Treat your windows and bedding with solid colors. Your style and mood can experience a swing when the accessories are replaced with time.

Kitchen makeover

Your kitchen counters, knobs, floors and cabinets can be transformed entirely with the help of paints. Things can last for long when you utilize quality sealer and primer. Compare the older photos to know the difference.

Add a sense of style

Your valuables and possessions are often meaningless when you can’t use them effectively. You must know how your bookshelves can be styled. Apart from being inexpensive, it can be fast, simple pretty.

Family tree

Make the most of your black frames by arranging group pictures in gallery style. Hang photos of your loved ones close to each other as if they’re forming a group. Ensure a variation in sizes to make things look more attractive.

Welcome entry

Make sure that the gateway to your home yields that welcoming comfort for visitors. You may choose to place a cozy chair, a chest or some other furniture that goes one well with your entrance.

Alternatives to sewing

In case you aren’t aware of sewing, visit a local craft store for picking an iron on hem tape. Use your iron for creating a rod pocket!

Get personal!

Your rooms are bound to look livelier and feel more interesting when you include some vacation discoveries and picture within a frame and place your personal items all around.



Invest in a Safe, Weather-Resistant Trampoline for your Backyard


If you are looking to install a safe, fun, and weather-resistant trampoline for your kids to enjoy this summer, you should be aware that not all products out there are created equally. The traditional models you may remember playing on as a child put thousands of children in the hospital every year. You may even remember some of those injuries yourself, from slipping through nets and hitting the ground to landing on a thin foam mat between you and a hard metal frame.


One manufacturer today has developed a frame that is actually located beneath the jumping surface, using composite rods to support the trampoline. One of the most dangerous features of a traditional spring trampoline is the exposed metal ring that encircles the jumping surface. This frame can be the cause of serious injury if a jumper falls onto it head- or bottom-first. New outdoor equipment developed by the manufacturer Springfree Trampoline employs flexible materials to create a support structure that eliminates many common injuries. The hidden frame lies beneath the jumping surface and holds the canvas up from below so that there is no risk of collision. Remember, the best Springfree Trampoline is resistant to UV rays, weatherproof, and has been thoroughly tested and approved — as well as lauded by awards bodies around the world. Try looking for The US Family Choice Award, a sign of a safety-conscious product, before making a purchase.

This new design works by completely re-engineering the trampoline, eliminating the horizontal springs that support the jumping surface. These heavy, metal coils can easily become exposed by sliding mats and they are capable of pinching or crushing extremities. Besides completely eliminating these coils, this design is supplemented by SoftEdge mat that helps prevent jumpers from injuring themselves or others while they play. Their unique safety net, called the FlexiNet, is another feature that improves upon the safety of older trampoline designs. The FlexiNet guides jumpers to fall inwards instead of outwards, protecting them without any risk of falling through or toppling over. It completely surrounds the exterior of the trampoline and it is supported by a set of strong rods that bend outward on impact. The net captures wayward jumpers, preventing them from any injury and guides them safely back.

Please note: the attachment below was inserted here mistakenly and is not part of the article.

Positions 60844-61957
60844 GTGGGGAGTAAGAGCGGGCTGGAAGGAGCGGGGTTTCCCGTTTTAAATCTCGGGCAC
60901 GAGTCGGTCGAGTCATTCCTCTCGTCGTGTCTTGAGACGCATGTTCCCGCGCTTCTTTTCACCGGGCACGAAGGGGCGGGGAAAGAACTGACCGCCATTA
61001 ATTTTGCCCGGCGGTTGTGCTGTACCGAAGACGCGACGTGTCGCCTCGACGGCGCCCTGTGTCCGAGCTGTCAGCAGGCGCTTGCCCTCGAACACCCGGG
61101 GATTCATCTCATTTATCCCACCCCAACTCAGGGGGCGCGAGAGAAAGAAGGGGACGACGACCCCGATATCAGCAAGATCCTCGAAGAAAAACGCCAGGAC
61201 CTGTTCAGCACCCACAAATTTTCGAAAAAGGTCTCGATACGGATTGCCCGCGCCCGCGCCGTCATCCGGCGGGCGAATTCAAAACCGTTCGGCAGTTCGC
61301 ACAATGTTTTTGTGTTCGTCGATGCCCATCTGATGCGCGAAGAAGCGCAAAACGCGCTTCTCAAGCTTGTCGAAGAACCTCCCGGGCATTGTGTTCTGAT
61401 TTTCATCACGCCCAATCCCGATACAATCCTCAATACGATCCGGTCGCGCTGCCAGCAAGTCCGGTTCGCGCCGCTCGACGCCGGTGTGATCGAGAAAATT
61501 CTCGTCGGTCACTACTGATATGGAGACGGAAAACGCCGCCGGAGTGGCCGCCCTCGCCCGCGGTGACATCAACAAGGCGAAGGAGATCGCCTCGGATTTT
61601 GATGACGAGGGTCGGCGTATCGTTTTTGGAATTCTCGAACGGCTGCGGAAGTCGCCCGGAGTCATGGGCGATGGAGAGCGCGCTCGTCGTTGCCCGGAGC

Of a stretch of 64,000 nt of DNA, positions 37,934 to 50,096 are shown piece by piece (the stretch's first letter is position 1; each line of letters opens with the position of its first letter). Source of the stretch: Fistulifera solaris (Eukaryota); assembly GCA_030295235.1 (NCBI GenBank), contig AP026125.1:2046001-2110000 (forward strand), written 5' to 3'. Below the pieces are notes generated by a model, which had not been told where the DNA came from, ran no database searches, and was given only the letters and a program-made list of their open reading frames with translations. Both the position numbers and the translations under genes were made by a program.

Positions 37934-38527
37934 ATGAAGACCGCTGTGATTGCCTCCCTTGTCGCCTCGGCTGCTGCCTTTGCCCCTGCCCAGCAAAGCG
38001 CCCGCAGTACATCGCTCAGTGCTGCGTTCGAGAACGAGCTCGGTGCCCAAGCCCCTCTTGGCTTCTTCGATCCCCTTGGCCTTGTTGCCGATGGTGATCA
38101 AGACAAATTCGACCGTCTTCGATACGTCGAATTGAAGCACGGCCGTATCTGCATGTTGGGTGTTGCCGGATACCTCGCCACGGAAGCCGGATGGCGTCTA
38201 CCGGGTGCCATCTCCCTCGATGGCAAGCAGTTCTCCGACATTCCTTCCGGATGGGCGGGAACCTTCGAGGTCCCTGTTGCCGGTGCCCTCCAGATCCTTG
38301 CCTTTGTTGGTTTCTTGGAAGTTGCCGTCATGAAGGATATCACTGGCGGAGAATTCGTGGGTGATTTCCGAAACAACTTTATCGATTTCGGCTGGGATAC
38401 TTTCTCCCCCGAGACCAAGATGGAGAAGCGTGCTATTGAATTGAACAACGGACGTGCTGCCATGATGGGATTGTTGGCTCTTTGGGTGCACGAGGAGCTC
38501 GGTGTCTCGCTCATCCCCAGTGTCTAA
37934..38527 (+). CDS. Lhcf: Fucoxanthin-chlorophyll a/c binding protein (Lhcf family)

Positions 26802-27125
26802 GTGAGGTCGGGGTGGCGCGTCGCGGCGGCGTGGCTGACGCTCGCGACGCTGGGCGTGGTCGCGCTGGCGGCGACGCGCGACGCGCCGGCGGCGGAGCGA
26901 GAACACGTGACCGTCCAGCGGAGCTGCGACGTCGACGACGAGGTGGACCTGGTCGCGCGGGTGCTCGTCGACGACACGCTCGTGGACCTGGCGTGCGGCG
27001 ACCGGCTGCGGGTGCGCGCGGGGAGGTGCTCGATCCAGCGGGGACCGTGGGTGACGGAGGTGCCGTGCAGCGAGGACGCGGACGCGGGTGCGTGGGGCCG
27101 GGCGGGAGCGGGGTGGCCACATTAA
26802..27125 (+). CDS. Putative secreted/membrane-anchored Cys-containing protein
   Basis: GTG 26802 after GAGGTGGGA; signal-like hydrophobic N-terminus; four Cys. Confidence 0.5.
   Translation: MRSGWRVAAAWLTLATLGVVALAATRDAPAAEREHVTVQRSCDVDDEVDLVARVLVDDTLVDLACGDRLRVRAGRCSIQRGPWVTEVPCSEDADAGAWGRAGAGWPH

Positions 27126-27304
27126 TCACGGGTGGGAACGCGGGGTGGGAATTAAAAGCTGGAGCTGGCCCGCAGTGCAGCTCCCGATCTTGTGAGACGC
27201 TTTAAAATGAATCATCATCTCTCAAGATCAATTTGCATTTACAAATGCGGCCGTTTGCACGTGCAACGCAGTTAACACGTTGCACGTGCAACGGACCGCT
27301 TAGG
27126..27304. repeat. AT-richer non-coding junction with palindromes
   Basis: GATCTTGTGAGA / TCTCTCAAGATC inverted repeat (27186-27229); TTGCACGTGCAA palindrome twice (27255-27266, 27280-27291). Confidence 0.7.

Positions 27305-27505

Trampolines are a fun addition to any backyard but don’t be surprised when the day comes that your child doesn’t seem quite as eager to go out and jump around as they used to. That’s where the tgoma game system comes in – a tablet-based game system which incorporates a variety of games that use the jumper’s movement (through sensory input technology) to play. The app offers games like Fruitant and Alien Stomp for children and teen players, and tgomaFit for teens and adults, although these are only three of many available games.

Thanks to Springfree’s truly inspired series of safer trampolines, you and your family can now enjoy those summer months without worrying about anyone getting hurt. Maybe you’ll even decide to sneak a few jumps in too when no one is looking; the FlexiNet stretches far enough to safely catch a full-grown adult. There’s no reason trampolines can’t be fun for parents too.

Driveways Made To Last



Natural Granite Gives A Sophisticated Look Yet Is Incredibly Hard Wearing

Granite is the most-hard wearing, but also the most expensive material for a driveway. But reclaimed materials can bring granite into anyone’s budget.

Most of us can see the attraction of granite for construction of a driveway, path or patio. The material is remarkably durable, but this means it is heavy and expensive. Many people think that the cost of purchasing it and the skills and equipment needed to properly construct it make it an impossible dream.

However, an additional benefit of granite’s almost indestructible composition is that reclaimed granite setts are readily available and make an ideal material for driveways, paths and patios.

These are a stylish alternative to block paving and unlike man made products, they actually improve with age. Thus, your new granite driveway will instantly blend in to a mature property and will not stick out like a tagged-on afterthought.